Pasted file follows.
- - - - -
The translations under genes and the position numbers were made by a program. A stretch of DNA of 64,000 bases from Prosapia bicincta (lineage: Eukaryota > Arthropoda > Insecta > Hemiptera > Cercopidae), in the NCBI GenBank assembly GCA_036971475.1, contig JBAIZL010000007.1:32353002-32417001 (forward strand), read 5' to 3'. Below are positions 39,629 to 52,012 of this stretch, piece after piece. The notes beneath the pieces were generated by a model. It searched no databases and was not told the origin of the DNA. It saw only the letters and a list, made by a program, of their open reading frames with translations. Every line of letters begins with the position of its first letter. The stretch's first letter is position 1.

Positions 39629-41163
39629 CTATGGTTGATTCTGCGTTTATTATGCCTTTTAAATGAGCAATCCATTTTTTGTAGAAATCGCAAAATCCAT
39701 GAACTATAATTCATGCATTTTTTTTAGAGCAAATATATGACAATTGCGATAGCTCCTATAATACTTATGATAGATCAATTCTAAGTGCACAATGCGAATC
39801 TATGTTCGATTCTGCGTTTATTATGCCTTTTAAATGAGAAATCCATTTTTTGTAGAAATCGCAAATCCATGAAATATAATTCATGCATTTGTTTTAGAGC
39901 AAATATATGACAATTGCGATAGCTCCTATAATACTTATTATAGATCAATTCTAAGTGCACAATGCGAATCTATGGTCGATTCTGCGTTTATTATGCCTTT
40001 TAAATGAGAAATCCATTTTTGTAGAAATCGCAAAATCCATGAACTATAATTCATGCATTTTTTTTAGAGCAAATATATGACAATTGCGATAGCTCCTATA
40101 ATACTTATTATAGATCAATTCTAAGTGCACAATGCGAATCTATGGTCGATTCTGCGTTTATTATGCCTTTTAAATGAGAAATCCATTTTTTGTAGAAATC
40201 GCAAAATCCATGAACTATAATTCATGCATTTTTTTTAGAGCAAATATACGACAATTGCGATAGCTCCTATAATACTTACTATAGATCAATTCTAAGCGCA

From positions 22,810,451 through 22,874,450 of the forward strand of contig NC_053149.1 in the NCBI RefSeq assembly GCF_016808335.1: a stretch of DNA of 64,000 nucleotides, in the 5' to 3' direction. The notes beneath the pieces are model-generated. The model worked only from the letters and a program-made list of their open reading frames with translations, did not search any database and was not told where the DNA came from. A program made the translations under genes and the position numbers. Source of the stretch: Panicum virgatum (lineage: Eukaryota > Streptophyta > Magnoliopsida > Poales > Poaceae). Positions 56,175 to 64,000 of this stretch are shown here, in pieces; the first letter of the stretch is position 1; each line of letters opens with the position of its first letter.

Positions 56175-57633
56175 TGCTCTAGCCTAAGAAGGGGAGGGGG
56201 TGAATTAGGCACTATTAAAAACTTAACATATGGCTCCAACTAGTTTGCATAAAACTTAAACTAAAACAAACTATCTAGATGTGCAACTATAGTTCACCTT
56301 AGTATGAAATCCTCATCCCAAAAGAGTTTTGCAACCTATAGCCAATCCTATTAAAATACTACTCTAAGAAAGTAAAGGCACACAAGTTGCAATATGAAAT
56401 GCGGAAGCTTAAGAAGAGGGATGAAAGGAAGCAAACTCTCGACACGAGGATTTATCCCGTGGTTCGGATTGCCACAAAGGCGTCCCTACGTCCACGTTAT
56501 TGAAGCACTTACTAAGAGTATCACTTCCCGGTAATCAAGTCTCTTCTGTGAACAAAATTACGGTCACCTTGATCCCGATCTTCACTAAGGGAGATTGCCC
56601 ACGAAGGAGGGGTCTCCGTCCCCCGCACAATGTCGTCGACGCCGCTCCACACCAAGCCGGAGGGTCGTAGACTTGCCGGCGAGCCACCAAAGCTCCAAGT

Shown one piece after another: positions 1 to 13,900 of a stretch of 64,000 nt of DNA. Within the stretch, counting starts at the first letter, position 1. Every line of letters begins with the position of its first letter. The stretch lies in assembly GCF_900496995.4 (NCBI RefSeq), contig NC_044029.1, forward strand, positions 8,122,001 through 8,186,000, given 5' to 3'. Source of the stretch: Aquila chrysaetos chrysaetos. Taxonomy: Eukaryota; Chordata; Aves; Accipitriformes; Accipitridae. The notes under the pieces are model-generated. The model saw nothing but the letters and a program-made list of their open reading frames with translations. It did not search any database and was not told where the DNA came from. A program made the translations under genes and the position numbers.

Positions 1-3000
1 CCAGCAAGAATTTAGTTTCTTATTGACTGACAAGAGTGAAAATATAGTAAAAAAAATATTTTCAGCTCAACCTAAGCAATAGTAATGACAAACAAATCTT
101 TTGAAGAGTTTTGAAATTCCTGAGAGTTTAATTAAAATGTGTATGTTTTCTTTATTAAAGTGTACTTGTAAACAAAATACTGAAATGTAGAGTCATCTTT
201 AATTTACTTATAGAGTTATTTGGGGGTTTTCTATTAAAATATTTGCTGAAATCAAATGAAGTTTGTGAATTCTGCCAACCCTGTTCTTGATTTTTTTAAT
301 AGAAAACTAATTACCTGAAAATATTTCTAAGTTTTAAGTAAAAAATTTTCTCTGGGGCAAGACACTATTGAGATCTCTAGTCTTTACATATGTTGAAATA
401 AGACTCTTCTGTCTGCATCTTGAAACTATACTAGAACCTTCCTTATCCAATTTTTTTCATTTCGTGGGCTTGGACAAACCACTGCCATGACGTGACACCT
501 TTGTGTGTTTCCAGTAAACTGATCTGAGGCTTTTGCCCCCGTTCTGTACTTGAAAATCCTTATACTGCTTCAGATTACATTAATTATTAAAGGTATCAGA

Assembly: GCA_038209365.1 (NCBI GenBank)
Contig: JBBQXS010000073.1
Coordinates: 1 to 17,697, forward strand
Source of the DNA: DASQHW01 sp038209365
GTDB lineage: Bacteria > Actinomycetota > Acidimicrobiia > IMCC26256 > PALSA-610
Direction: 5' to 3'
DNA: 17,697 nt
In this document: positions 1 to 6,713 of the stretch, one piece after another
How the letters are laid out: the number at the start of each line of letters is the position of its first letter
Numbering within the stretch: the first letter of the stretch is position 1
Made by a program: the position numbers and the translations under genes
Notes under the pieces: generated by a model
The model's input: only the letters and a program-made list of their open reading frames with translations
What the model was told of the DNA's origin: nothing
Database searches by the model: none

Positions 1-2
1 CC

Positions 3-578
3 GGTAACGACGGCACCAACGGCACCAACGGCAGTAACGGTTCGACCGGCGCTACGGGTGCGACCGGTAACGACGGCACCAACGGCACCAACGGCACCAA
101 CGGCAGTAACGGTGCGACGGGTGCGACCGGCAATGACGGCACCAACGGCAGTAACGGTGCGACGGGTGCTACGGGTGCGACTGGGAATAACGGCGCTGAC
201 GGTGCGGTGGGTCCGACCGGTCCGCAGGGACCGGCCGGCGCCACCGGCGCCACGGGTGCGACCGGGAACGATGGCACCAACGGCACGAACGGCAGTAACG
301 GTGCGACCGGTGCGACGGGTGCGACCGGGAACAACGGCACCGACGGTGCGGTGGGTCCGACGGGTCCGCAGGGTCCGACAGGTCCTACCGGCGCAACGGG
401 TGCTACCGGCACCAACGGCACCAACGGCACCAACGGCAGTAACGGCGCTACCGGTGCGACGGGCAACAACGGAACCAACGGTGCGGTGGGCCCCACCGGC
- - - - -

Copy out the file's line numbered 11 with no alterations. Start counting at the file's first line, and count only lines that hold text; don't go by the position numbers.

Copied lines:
Positions 56175-57633